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Showing posts with label Jordi Torrent. Show all posts
Showing posts with label Jordi Torrent. Show all posts

Thursday, 19 October 2017

Subtle resonances with Guillermo del Toro's Pan's Labyrinth (2006) (work in progress)

This is a Festival preview of Incerta glòria (Uncertain Glory) (2017) (for CamFF 2017)

More views of - or before - Cambridge Film Festival 2017 (19 to 26 October)
(Click here to go directly to the Festival web-site)


16 October

This is a Festival preview (work in progress) of Incerta glòria (Uncertain Glory) (2017) (for Cambridge Film Festival 2017)



It is truly sad that, with a budget estimated (by IMDb (@IMDb)) at €12,000,000, Tale of Tales (Il racconto dei racconti) (2015) gave us – in Toby Jones – a man in love with a flea... (And content, so it goes, to marry his daughter to whomsoever might identify, for what it is, the flea's skin.)



Though IMDb does not estimate the budget for Incerta glòria (Uncertain Glory) (2017), it gives the revenues for the opening weekend (in Spain – 81 screens) as €153,159 : it does not exactly spell out what total return there was on that €12,000,000, but one film had a seven-week shoot, whereas one shot for rather longer, from 15 May to 2 August 2014.



It would be very poor scripting, if it were not obvious that this preview values Incerta glòria much more highly than any figures from box office (or budget) – let alone any notion that Tale of Tales ‘must be’ better, because it has the said Toby Jones, and even Salma Hayek, on its cast. What it did have is a relevant portrayal of monstrosity and / or evil, and what Incerta glòria has is a much more nuanced one – one that even blurs the lines between parable, prophecy and the past (as was conceivably even implied by the very title Tale of Tales).

By contrast (whatever turns Tale of Tales may take to seek to surprise), the attitude that Incerta glòria (2017) adopts is not a binary one, of knowing / choosing good from evil, and with that being that – even though that dichotomy, if not simply on its own, is at the root of Guillermo del Toro's excellent Pan's Labyrinth (2006) : if Ofelia (in Pan's Labyrinth, set in the Spain of 1944) knew for sure how to do it (which is the point of the story), the film locates itself - through her - in opposition to her step-father Captain Vidal and his hunts for the anti-Francoist Maquis. (As with C.S. Lewis and his seven Narnia novels, it is on its supernatural - allegorical – level(s) that is made powerful.)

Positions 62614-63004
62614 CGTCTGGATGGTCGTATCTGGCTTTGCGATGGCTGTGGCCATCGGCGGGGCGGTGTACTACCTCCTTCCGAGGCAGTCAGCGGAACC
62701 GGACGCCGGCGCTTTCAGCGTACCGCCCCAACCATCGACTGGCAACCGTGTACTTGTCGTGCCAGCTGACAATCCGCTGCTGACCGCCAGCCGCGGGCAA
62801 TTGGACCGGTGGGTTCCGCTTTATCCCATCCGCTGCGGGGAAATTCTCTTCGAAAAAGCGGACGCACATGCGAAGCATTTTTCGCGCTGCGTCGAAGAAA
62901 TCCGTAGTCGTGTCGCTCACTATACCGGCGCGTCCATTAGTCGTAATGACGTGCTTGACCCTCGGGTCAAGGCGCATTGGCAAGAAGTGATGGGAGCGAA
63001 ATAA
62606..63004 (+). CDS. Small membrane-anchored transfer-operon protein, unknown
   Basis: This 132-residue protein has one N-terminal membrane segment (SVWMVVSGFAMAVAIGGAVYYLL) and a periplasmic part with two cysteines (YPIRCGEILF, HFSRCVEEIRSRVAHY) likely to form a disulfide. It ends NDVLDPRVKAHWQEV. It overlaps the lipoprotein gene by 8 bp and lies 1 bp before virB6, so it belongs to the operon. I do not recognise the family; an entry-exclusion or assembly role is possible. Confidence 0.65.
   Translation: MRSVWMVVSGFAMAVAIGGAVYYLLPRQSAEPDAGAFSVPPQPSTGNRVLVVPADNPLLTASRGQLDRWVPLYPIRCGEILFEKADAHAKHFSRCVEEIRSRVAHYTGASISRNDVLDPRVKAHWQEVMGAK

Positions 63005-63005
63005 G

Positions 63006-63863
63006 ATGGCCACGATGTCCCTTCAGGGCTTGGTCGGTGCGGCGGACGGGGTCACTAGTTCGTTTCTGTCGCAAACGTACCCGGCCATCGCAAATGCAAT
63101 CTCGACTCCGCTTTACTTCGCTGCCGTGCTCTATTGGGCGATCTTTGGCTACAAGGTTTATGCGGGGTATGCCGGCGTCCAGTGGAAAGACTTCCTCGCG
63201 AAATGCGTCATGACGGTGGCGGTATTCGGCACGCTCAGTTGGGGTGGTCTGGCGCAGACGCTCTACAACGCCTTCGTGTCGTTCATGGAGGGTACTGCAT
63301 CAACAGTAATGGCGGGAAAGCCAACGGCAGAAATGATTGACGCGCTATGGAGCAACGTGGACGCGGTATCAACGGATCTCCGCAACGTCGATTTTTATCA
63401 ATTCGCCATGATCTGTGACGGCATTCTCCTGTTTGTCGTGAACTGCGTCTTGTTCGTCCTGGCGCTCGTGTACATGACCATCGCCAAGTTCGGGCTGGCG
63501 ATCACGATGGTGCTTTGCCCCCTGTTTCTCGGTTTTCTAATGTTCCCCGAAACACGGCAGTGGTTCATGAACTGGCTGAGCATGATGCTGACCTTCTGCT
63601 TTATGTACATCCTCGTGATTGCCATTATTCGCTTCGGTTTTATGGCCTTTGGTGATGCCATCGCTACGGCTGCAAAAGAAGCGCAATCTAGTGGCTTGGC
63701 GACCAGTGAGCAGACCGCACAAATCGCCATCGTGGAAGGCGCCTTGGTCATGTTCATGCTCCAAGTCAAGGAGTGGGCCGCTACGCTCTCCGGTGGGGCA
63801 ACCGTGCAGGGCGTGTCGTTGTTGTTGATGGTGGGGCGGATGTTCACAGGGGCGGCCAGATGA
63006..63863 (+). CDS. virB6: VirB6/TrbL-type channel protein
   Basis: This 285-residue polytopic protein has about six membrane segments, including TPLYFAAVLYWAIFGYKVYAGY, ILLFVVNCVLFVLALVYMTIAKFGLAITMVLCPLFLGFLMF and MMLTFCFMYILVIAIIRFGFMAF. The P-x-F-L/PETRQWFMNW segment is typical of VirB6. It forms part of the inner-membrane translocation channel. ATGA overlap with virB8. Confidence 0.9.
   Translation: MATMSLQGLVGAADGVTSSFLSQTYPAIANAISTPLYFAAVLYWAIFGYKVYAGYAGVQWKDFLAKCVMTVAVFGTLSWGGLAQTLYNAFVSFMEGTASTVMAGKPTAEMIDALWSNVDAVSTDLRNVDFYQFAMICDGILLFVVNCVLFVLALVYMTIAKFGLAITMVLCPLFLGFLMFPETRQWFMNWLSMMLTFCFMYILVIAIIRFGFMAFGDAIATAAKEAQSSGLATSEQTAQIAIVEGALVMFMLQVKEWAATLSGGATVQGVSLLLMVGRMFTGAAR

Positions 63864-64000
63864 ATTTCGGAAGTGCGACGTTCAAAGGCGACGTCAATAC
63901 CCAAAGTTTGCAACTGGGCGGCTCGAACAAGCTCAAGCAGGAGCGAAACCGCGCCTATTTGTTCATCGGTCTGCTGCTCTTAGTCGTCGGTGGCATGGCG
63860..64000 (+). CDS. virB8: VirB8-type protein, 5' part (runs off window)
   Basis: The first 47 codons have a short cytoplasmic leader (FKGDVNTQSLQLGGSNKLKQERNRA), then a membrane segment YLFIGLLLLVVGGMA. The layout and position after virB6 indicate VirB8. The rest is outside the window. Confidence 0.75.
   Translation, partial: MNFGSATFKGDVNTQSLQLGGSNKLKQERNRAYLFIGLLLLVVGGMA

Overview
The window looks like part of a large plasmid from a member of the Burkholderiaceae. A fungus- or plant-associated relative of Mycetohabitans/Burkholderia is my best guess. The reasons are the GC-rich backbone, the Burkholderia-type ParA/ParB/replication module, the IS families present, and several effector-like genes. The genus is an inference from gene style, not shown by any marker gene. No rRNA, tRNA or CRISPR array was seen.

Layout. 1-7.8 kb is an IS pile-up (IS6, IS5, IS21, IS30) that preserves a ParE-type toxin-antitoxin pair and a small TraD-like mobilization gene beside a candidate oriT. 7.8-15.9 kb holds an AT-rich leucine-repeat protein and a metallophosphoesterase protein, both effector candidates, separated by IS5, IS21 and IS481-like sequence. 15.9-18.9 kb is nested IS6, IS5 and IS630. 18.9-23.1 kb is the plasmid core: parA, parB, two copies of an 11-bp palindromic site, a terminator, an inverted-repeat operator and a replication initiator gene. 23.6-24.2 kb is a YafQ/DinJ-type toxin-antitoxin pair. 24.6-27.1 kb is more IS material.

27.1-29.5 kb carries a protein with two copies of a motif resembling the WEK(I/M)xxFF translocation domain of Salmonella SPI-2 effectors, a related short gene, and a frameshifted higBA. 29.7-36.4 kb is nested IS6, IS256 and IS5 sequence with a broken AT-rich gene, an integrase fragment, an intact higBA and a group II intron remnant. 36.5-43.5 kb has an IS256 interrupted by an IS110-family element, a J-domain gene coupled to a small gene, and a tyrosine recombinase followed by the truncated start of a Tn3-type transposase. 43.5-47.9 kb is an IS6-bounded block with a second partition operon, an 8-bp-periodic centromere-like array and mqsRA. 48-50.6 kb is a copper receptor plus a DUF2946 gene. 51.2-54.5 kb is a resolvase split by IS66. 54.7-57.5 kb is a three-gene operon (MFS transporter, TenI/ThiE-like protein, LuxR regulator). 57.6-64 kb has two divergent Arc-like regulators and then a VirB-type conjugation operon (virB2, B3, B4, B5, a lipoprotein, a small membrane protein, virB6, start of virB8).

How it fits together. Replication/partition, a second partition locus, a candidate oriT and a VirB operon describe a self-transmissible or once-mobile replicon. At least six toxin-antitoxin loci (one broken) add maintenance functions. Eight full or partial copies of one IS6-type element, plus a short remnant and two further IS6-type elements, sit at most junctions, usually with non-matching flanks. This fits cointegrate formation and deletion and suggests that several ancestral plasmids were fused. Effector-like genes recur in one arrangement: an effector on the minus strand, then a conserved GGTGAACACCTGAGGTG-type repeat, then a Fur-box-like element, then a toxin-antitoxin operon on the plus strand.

Not for the first time, Lewis’ all-embracing world of Narnia [in childhood, his brother Warren (‘Warnie’) and he co-created such a world (Boxen)] shows us a character, in Jadis (The White Witch - the name is French for 'formerly' ?), with sociopathic behaviour : Edmund is seduced, by the warmth of her sleigh / furs (all highly sexually suggestive, just as Meret Oppenheim’s famous fur-covered saucer, cup and spoon), but seduced into what ? Into betraying his brother Peter and sisters Susan and Lucy to Jadis… (A connection here to Camera Catalonia from three (?) years ago, with Fill de caín (Son of Cain) (2013) – on (and on the way to) the river afterwards, #UCFF chatted to its director, Jesús Monllaó, about traits of ‘being successful’.)


[...]


It is not just because we have a longer treatment, in Incerta glòria, than in the other films of this year’s Camera Catalonia that it is likely to be the most affecting film in the strand, but because it very poignantly treats of the subject of The Spanish Civil War*, which is often near to Catalan hearts.


Left to right : Oriol Pla (as Juli), and Marcel Borràs (Lluís)


Initially, we may be reminded of Pa negre (Black Bread) (2010) for historical re-creation and verisimilitude : a film from the very first time that #CamFF programmer Ramon Lamarca brought Catalan cinema to Cambridge Film Festival, in 2012, and – as one recollects – so popular that a third screening was put on.


[...]


A very careful (i.e. non-obvious) use of colour-grading, and the textural quality of the set-design and / or chosen, built location, are just some other reasons to love the look of and enter into the world of this film (and watch it multiple times, to see it unfold differently, with a knowledge of the beginning from the end) ; as with Pa negre, one retains the underlying sense of a filmic presentation, but a very subdued one, which allows one to couple with that of falling more and more deeply into its Weltanschauung : except for films that desire to alienate, this just is a feature that tends to unite the best of cinema.


End-notes:

* So called, at any rate, as we heard from Professor Paul Preston, when he accompanied co-director Jordi Torrent (@nycjordi) for the Q&A after Héroes Invisibles (Invisible Heroes) (2015) (subtitled Afroamericanos en la Guerra de España, which #UCFF interpretatively rendered as ‘The part played by Afro-Americans in The Spanish Civil War’, and so not decribed as a ‘civil’ war).




Unless stated otherwise, all films reviewed were screened at Festival Central (Arts Picturehouse, Cambridge)

Monday, 31 August 2015

Air-brushed from history ?

This is a Festival preview of Héroes Invisibles (Invisible Heroes) (2015)

More views of or before Cambridge Film Festival 2015 (3 to 13 September)
(Click here to go directly to the Festival web-site)


29 August

This is a Festival preview of Héroes Invisibles (Invisible Heroes) (2015) (for Cambridge Film Festival 2015)

Héroes Invisibles (Invisible Heroes) (2015) is subtitled Afroamericanos en la Guerra de España (The part played by Afro-Americans in The Spanish Civil War [NB an interpretative rendering of the title (which is in Spanish) for this blog]).